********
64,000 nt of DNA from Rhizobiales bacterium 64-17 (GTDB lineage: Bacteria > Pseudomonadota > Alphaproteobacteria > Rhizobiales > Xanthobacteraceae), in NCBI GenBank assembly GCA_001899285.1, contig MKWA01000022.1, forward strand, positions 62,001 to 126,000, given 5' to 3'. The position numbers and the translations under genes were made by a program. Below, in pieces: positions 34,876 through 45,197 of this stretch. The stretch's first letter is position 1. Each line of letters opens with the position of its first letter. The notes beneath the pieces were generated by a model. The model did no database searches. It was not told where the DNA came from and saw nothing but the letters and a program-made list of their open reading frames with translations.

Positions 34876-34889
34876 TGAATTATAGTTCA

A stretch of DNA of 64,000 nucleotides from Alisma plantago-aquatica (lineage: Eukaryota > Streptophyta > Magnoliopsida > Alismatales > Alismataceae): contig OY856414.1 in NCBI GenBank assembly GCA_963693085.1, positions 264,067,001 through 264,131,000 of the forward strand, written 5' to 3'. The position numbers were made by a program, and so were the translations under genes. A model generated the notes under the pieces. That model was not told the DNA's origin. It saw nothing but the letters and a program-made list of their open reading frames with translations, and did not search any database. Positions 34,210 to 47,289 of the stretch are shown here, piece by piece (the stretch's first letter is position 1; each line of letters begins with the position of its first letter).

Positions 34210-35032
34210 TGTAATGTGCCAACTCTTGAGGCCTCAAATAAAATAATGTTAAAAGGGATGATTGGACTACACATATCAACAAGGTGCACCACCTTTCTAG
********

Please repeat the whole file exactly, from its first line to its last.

64,000 nt of DNA from Rhizobiales bacterium 64-17 (GTDB lineage: Bacteria > Pseudomonadota > Alphaproteobacteria > Rhizobiales > Xanthobacteraceae), in NCBI GenBank assembly GCA_001899285.1, contig MKWA01000022.1, forward strand, positions 62,001 to 126,000, given 5' to 3'. The position numbers and the translations under genes were made by a program. Below, in pieces: positions 34,876 through 45,197 of this stretch. The stretch's first letter is position 1. Each line of letters opens with the position of its first letter. The notes beneath the pieces were generated by a model. The model did no database searches. It was not told where the DNA came from and saw nothing but the letters and a program-made list of their open reading frames with translations.

Positions 34876-34889
34876 TGAATTATAGTTCA

A stretch of DNA of 64,000 nucleotides from Alisma plantago-aquatica (lineage: Eukaryota > Streptophyta > Magnoliopsida > Alismatales > Alismataceae): contig OY856414.1 in NCBI GenBank assembly GCA_963693085.1, positions 264,067,001 through 264,131,000 of the forward strand, written 5' to 3'. The position numbers were made by a program, and so were the translations under genes. A model generated the notes under the pieces. That model was not told the DNA's origin. It saw nothing but the letters and a program-made list of their open reading frames with translations, and did not search any database. Positions 34,210 to 47,289 of the stretch are shown here, piece by piece (the stretch's first letter is position 1; each line of letters begins with the position of its first letter).

Positions 34210-35032
34210 TGTAATGTGCCAACTCTTGAGGCCTCAAATAAAATAATGTTAAAAGGGATGATTGGACTACACATATCAACAAGGTGCACCACCTTTCTAG